International buyers are accounting for the smallest share of California home sales in at least eight years as prices climb and investors from China, the biggest source of foreign purchases, slow buying, according to the state’s Realtors group.
The share of international buyers fell this year to less than 4 percent, compared with a peak of 8 percent in 2013, the California Association of Realtors said in a report Thursday. The findings are based on a survey conducted in June of about 1,000 real estate agents. Since 2008, the first year agents were surveyed on the subject, results have shown foreigners representing at least 5 percent of transactions.
An influx of foreign money has contributed to soaring real estate prices in the largest U.S. state, particularly in coastal areas where demand is high and new inventory is limited. Buyers from mainland China, Hong Kong and Taiwan made up 43 percent of international purchases in California this year, followed by 8 percent each from Mexico and South Korea, according to the survey.
Chinese purchasers may be decelerating because it’s difficult to move money abroad, according to Leslie Appleton-Young, chief economist for the real estate association. The country limits individuals from spending more than $50,000 overseas and the central government has stepped up anti-corruption campaigns as the economy slows.
“It’s harder for Chinese to get money out,” Appleton-Young said in a telephone interview. “One of my agents said on the last transaction, a Chinese buyer wrote that a check was for tuition when it was really for a home.”
The survey was conducted around the time the Shanghai Composite Index peaked June 12, and it’s unclear how economic turmoil since that time has affected purchases. The benchmark equities gauge has fallen almost 40 percent from its high and the country’s currency was devalued against the dollar in August.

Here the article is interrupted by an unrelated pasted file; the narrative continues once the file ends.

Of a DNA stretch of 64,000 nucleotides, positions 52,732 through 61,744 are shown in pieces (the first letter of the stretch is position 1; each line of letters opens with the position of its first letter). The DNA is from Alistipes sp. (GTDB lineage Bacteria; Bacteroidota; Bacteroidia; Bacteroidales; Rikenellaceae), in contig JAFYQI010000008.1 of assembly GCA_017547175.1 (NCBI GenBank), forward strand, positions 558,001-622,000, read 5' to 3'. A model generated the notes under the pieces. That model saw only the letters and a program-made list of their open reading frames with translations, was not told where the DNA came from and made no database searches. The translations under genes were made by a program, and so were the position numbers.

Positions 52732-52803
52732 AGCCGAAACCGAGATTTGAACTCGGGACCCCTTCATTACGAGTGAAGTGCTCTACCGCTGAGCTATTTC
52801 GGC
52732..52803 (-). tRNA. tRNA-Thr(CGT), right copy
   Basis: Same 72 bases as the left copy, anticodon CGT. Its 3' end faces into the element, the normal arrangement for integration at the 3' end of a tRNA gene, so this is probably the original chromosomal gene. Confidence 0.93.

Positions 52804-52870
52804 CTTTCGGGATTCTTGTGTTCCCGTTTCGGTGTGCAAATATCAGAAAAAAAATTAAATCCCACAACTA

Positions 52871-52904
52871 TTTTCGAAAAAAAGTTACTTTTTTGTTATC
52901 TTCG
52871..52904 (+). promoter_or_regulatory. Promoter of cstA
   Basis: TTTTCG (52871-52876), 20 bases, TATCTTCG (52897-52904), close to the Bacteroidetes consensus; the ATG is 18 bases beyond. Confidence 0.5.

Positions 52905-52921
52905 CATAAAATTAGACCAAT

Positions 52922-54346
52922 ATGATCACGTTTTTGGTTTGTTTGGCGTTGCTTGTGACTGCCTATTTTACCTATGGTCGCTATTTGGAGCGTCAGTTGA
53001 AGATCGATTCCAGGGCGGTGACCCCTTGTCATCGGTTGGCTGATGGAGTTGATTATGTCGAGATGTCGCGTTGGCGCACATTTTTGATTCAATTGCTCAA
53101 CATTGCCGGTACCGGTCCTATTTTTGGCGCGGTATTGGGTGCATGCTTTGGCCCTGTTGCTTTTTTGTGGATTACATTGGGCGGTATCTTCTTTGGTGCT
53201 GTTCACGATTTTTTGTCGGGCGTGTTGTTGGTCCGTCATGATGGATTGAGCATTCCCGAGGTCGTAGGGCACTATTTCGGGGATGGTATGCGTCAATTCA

The median price of a California home is expected to climb 6.5 percent this year to $476,300, making it harder to find deals, according to Appleton-Young. Chinese buyers have focused their purchasing on a few areas such as the San Gabriel Valley and Irvine, outside Los Angeles, and parts of the San Francisco Bay area with reputations for quality schools.
Across the U.S., buyers from China, Hong Kong and Taiwan spent an estimated $28.6 billion on homes in the 12 months through March, the National Association of Realtors reported in June, more than double the $11.2 billion spent by No. 2 Canada. The average price was $831,800 for Chinese purchasers, compared with $499,600 for all international buyers.
California accounted for 16 percent of U.S. sales to foreign buyers, behind Florida, which had 21 percent, the national association’s report said.
Instead of a sign that Chinese are investing less, the drop in California home sales may reflect growing sophistication and diversification of investment in U.S. real estate, according to Perry Wong, an economist with the Milken Institute in Santa Monica. Chinese have been buying more homes in New York and Seattle while also investing in commercial property, such as hotels and office buildings, he said.
“The Chinese buyer is more selective, more knowledgeable,” Wong said. “They’re looking at land and development, not just housing.”